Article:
Tuesday, November 2, 2010

Advice from Agents

I'm planning on interviewing a friend who has an agent and is looking for a publisher. She's bound to get one because her book is timely, and it's a memoir. I had my questions for her mapped out and suddenly I thought why not look through old issues of The Writer, for better questions. So I scanned issues for interviews.

But I continually got distracted. A good article here and there and then I stumbled across one titled: "Timely Advice from Agents" in an issue from 2009. It's about grabbing an agent's attention and every agent mentioned the crappy economy. Is it a little off track from book marketing? You be the judge; check out these five tips about selling your book in a down economy:

1. Develop durability, market sense. "Have a solid platform, marketing savvy and basic durability," says Rita Rosenkranz of the Rita Rosenkranz Literary Agency in New York. Her best advice is to stay in touch with your audience. Connect with them in a consistent way. (Possibly giving things away as in number 3.)

2. Now is the time to be writing. "It's harder to sell a book to a publisher," says Peter Rubie the CEO of FinePrint Literary Management in New York City. (Got to love this kind of optimism.) "Authors have to go that extra mile in polishing their manuscripts and coming up with a truly compelling idea or concept as well as establishing strong platforms." His best recession advice is it's better to be writing the book rather than trying to sell it in this economy. (I'll second that. Selling a book takes persistence and consistent marketing.)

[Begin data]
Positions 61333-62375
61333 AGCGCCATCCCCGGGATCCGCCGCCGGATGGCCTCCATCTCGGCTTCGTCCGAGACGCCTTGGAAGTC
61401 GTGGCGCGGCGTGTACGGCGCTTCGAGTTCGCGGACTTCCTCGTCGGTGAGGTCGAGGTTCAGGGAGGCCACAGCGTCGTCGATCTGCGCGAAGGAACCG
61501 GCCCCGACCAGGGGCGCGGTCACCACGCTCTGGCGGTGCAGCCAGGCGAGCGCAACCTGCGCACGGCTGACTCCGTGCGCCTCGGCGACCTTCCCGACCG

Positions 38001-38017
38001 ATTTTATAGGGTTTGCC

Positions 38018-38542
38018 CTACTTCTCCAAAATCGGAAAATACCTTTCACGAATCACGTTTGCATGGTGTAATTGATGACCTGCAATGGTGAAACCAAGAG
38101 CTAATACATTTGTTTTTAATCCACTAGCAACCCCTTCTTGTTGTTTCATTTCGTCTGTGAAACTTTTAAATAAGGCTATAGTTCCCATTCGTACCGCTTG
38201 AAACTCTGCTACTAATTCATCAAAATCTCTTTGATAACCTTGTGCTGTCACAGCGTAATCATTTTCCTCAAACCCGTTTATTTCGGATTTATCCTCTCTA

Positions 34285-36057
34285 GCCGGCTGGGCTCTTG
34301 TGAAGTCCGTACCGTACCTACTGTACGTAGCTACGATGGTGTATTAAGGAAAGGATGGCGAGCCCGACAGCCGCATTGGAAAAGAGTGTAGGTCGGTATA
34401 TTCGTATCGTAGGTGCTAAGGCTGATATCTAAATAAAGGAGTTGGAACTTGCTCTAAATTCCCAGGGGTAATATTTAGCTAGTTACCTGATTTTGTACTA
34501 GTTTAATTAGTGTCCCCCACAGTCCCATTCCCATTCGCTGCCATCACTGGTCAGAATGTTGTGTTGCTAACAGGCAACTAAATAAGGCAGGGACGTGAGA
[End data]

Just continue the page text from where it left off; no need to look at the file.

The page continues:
3. Build a Web following. "Give your work away for free. Use every chance that comes your way to expand your audience," says Ellen Geiger, a senior agent with the Frances Golden Literary Agency in New York. (Not sure what you live on while giving it all away--maybe just put in lots of extra hours. She should have added: skip the sleep, it's highly overrated these days.) Her best advice is to live modestly even if you received a big book advance. These are uncertain times for writers.

4. Develop your own brand. "Writers need to develop their own brands rather than identifying too closely with a particular publisher or medium," says Robin Mizel, a literary agent in the Midwest. Relying too much on one medium or one form of publicity to generate income is too risky at a time when publishing companies are downsizing and losing jobs. Do consider posting a video for your book on YouTube and proposing a column for a magazine or newspaper.
Her most encouraging words were "It's a great time for writers who are willing to take risks and try new things." (I was just wondering who would loan me a kitchen to make a video.)

5. Platform is crucial. "Platform is more important than ever, especially for nonfiction writers," says Janet Rosen an agent for Sheree Bykofsky Associates in New Yourd City. Her best advice is timeless: "Write well, meet deadlines, give people something they really need and want to read." Give the reader a reason to care deeply about your book. Take time, build community, and deliver the book your readers have been waiting for. (More giveaways--it's that economy story again.)

Maybe I didn't pick up more ideas for questions for my friend's upcoming interview, but it's an eye opener when they can't get any more depressing about writing a book today. Every agent mentioned giving things away in various way for marketing. Who's on board to write that book now? Only the truly passionate writers as it has been in all times. It adds up to working more for less and budgeting wisely when marketing a book for most writers.

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